As the White Sox continue to struggle in the early going of the 2018 season, a lot of the attention remains on the farm system and with good reason.
The bulk of their assets are in various stages of development scattered throughout the minor leagues. And an area of particular intrigue is at catcher in Double-A Birmingham.
Former first-round pick Zack Collins and Seby Zavala, a former 12th-round pick who has put up big numbers to climb from the fringe of the organization’s consciousness to legitimate prospect, are both in the Southern League leaning on their strengths to prove they can be the catcher of the future.
Welington Castillo will hold the job down through 2019, barring a trade. Then, the White Sox have an $8 million team option they can buy out in 2020, setting the stage for a distance run between Collins and Zavala. And it will be interesting to see how they might differentiate themselves during the next two seasons given their similarities.
Both still have plenty of work to do with the glove and are leaning on their potential for offensive productivity to rise through the system.
Each has plenty of pop, with Zavala hitting 27 homers since the start of 2017 and Collins hitting 22. While both will be threats to drive the ball out of the park, Collins is the bigger backstop with more natural power, so most would project that he’ll hit more home runs at the next level than Zavala.
Meanwhile, Zavala has shown better bat control with a .279 average in 1080 plate appearances compared to Collins’ .227 average in 724 plate appearances. However, Collins makes up for the lack of contact with incredible plate discipline, drawing a walk nearly once every five trips to the dish for a career OBP of .379 to Zavala’s .356.
Collins is 18 months younger, which is a tick in his favor as Zavala approaches his 25th birthday and the tail end of life as a “prospect.” And the White Sox are certainly more invested in Collins because of where they were drafted.
However, with time on their side, the organization isn’t in any hurry to rush to a decision. They know there’s a lot of developing to be done by both players, and what they do between now (the point where they’ve drawn even) and then (the choice) will be what distinguishes each.
In reality, there are three ways they sort through this. Collins fixes the hitch in his swing and suddenly unleashes the massive offensive potential that made him the No. 9 pick in the 2016 draft. Zavala regresses considerably offensively. Or the job simply goes to the player who makes the largest strides defensively.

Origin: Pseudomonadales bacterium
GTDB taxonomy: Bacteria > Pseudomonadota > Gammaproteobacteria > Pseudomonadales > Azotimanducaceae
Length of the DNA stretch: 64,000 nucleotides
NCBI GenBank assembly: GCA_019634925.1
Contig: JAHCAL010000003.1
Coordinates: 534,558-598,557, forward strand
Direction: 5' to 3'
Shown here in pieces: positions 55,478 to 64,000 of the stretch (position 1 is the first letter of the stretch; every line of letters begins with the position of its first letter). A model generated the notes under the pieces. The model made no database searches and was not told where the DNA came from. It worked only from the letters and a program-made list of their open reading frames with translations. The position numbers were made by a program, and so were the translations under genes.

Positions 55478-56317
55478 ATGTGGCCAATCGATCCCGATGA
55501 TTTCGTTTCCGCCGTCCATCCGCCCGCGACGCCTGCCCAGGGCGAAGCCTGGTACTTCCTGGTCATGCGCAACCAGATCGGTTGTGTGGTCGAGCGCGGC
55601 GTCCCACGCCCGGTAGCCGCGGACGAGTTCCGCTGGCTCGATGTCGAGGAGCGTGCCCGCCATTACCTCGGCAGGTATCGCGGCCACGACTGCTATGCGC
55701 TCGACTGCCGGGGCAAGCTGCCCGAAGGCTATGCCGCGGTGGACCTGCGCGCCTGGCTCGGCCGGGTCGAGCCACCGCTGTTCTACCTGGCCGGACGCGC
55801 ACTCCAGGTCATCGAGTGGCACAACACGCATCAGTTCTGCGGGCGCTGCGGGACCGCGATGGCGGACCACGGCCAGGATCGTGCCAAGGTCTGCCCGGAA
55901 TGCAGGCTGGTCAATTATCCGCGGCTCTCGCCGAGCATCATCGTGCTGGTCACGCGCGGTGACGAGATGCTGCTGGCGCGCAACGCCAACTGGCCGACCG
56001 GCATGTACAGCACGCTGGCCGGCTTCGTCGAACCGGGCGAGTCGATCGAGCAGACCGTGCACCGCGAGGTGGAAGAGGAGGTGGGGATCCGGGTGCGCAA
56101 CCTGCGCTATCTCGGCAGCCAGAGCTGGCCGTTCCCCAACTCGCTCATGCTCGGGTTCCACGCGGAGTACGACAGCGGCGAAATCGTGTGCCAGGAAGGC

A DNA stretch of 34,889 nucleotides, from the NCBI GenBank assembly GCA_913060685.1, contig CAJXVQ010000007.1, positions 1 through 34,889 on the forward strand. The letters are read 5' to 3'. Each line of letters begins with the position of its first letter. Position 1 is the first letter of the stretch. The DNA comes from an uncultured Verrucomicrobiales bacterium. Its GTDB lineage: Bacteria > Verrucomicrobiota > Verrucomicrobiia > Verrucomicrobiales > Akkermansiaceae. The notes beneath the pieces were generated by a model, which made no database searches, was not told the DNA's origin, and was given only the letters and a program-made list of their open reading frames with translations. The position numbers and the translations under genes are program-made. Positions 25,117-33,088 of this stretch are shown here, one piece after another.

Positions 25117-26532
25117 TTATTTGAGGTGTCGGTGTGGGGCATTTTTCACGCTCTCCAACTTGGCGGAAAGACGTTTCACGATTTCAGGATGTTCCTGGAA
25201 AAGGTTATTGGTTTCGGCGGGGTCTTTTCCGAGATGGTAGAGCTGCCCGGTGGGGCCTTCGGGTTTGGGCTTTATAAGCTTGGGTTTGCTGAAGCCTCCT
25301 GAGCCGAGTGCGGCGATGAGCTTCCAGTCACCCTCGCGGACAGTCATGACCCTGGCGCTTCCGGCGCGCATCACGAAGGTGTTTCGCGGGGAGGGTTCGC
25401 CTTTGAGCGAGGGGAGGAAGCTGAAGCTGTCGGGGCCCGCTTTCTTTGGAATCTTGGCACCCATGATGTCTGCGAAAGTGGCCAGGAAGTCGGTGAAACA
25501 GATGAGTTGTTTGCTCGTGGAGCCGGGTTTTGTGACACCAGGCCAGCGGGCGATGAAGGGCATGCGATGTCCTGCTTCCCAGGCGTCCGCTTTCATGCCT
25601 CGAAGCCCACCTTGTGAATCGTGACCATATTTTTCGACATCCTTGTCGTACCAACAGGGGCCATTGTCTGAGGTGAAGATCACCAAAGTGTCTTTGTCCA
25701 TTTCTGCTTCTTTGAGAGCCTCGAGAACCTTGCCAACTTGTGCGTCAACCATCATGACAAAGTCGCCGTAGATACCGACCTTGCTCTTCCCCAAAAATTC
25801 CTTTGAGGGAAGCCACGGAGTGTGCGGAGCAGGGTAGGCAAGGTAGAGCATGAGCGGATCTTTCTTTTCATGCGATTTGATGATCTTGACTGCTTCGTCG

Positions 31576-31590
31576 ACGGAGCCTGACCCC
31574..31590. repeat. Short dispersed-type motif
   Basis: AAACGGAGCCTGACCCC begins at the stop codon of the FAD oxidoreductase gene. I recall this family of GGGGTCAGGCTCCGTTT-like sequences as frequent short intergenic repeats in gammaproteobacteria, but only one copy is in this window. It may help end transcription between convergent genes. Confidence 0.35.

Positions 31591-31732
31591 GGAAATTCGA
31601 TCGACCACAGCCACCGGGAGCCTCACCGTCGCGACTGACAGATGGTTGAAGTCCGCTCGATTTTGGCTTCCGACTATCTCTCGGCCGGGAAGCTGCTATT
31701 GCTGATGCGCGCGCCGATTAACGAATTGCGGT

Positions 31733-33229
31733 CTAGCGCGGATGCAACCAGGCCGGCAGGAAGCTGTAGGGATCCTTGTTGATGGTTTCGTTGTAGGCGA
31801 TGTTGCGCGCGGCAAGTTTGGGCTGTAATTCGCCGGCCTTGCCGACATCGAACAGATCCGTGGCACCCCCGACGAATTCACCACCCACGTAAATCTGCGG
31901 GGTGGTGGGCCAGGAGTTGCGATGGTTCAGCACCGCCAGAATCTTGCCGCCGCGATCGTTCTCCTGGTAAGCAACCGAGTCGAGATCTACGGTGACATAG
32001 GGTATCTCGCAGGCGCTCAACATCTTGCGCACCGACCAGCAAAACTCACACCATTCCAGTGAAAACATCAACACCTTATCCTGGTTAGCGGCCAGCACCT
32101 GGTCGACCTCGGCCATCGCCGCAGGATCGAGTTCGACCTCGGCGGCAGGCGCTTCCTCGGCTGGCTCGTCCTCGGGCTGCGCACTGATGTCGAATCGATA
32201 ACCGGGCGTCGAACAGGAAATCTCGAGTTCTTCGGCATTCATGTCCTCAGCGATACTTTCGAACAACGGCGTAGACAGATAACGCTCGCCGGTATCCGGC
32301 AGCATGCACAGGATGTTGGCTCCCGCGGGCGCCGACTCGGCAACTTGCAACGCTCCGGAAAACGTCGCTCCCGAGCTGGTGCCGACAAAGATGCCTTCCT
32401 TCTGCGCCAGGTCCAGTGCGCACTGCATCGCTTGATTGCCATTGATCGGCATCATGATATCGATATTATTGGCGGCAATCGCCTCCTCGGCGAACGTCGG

Both have worked hard on their arms and reducing their pop times. Collins is throwing out 38 percent of runners since the start of 2017, and Zavala is cutting down 43 percent in a smaller sample size since the start of the Arizona Fall League last year. However, both have struggled blocking the ball, with the pair combing to allow 9 passed balls already this year and 38 (20 for Collins and 18 for Zavala) since the start of last year.
Ultimately, it all seems to even out at this point. So as they split time between catcher and designated hitter at the same stop, as they did last year for a while in Winston-Salem, we’re getting direct comparisons. We should continue to get those comparisons through 2019.
Eventually, they may even make a pair that can compliment each other nicely in the majors as well. Collins hits from the left side, and Zavala from the right, where he thrashes left-handed pitching. They both could give you some serious offensive quality at catcher through 162 games.
However, it’s hard to imagine two rookies being given the enormous responsibilities of catching duties in 2020 when the White Sox are expecting to be playoff contenders. A veteran catcher is almost certain to be on that roster, meaning it’s likely one or the other to begin with.
That’s what makes getting this thing right so important. There’s such an average amount of offense being generated from the position throughout the league. If the White Sox can make the correct decision and get early production from either Collins or Zavala, it gives them an enormous leg up.
So while it’s easy to get wrapped up in what Michael Kopech is doing in Charlotte or what Eloy Jimenez is doing in Birmingham since we’ll likely see them at some point in Chicago this season, keep an eye on Zack Collins vs. Seby Zavala. It’s one of the most important position battles in the White Sox system at the moment.